• Fellows will be selected by April 1, 2017, and notifications made to students shortly thereafter.

PARTICIPATING IN THE PROGRAM

  • Where is the program located?
    • The program is located on the Colorado State University campus in Fort Collins, Colorado.
  • What are the program dates?
    • The fellowship begins on Sunday, June 3, 2018, and ends on Friday, July 27, 2018. All fellows must commit to participating in the fellowship during the entire 8-week period
  • What if I have a conflict with the program dates?
    • All fellows must commit to participating during the entire 8-week period from June 3 – July 27, 2018. No exceptions will be granted, and candidates not available during these dates should not apply.
  • Is the fellowship paid?
    • Yes, the fellowship is paid. All fellows receive a $4,000 stipend awarded at the end of the 8-week fellowship period.
  • Is housing provided?
    • Fellows who require housing will be placed in CSU’s Newsom Hall. All housing will be double-occupancy and will cover room and board.
  • Is travel support provided for fellows who are from outside the local region?
    • Travel assistance will be made available to those traveling from outside the local area.
  • What are the general program expectations for fellows in terms of their research and participation?
    • Each fellow is expected to participate in all scheduled research and program activities—including, working approximately 36 hours/week with their mentors, taking part in weekly professional development activities and workshops, and attending off-site visits to field stations, research sites, and other venues deemed integral to the fellowship program.
  • What type of research projects will I be working on?
    • Fellows will spend approximately 80% of their time in focused research projects in their mentor’s laboratories. Potential research themes include projects in agroecology, pests and invasive species, pollination biology, plant breeding and genetics, soil health, and water resource optimization.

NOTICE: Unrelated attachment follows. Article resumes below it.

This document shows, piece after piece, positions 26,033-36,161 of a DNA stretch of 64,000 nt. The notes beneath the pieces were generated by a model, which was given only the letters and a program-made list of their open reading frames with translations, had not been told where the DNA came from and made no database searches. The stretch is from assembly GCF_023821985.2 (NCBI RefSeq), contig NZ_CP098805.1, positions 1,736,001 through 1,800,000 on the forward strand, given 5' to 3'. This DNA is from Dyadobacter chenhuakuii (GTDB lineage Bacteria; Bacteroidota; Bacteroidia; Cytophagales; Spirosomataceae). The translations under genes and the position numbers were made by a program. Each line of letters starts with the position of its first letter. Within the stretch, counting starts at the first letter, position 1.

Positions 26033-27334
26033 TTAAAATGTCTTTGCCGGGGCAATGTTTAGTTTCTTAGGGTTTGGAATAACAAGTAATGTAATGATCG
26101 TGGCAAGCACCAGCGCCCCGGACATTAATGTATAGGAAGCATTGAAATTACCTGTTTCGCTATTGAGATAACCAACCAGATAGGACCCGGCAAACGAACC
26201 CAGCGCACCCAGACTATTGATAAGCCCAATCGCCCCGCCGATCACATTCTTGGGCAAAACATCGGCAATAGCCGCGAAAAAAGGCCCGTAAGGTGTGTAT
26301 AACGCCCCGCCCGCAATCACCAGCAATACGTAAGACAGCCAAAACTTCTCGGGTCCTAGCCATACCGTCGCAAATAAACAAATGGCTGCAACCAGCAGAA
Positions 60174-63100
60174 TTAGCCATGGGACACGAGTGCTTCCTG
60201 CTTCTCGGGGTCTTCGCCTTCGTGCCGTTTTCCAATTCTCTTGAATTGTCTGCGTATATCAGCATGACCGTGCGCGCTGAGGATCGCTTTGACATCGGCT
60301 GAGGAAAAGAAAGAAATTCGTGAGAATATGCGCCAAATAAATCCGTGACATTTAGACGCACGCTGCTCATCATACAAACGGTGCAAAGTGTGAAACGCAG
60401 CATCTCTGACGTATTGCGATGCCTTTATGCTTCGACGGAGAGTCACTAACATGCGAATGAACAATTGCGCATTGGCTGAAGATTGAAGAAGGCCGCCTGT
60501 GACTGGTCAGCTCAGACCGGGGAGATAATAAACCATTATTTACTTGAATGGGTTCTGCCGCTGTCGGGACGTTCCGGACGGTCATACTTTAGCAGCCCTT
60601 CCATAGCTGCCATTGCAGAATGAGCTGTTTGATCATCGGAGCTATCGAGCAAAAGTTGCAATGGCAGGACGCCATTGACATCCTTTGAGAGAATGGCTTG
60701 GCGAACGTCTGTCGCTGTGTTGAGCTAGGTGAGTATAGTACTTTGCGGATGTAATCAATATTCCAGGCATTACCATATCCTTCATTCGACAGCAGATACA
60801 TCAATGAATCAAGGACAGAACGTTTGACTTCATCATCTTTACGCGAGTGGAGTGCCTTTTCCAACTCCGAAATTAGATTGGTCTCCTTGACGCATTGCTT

PROGRAM SPONSORSHIP AND LEADERSHIP

  • Who is sponsoring and leading the fellowship program?
    • The United States Department of Agriculture’s National Institute of Food and Agriculture is providing primary grant funding in collaboration with Colorado State University (CSU). Faculty and staff from the CSU College of Agricultural Sciences and the Warner College of Natural Resources will be leading the fellowship program.
Research Scientists and Professors are eager to work with you and share their love of science and passion for discovery.  What will you learn this summer?

Dr. Meagan Schipanski

Meagan Schipanski is an Assistant Professor of agroecology in the Department of Soil and Crop Sciences at Colorado State University. Her research group applies systems-based approaches to improving the sustainability of cropping systems, including topics of crop diversity, soil health, nutrient and water management. Her work spans from on-farm research to greenhouse and modeling studies. Current projects include evaluating grazed forage or cover crop mixtures within dryland cropping systems and integrated approaches to using groundwater resources wisely today and into the future with a focus on the Ogallala Aquifer.

2018 Project: Cropping system effects on soil health and water management

Stephen Pearce

Our lab’s research focus is the application of molecular biology and genomics approaches to understand the genetic basis of traits of interest in wheat. Current research projects include studies of the determinants of yield components, such as spikelet number and grain size, developing strategies to improve the nutritional quality of wheat and investigating the mechanisms of abiotic stress resistance, such as frost tolerance. Through an improved understanding of the genetic basis of these traits, our long-term research goals are to apply this knowledge to contribute to the development of higher-yielding wheat varieties with improved quality.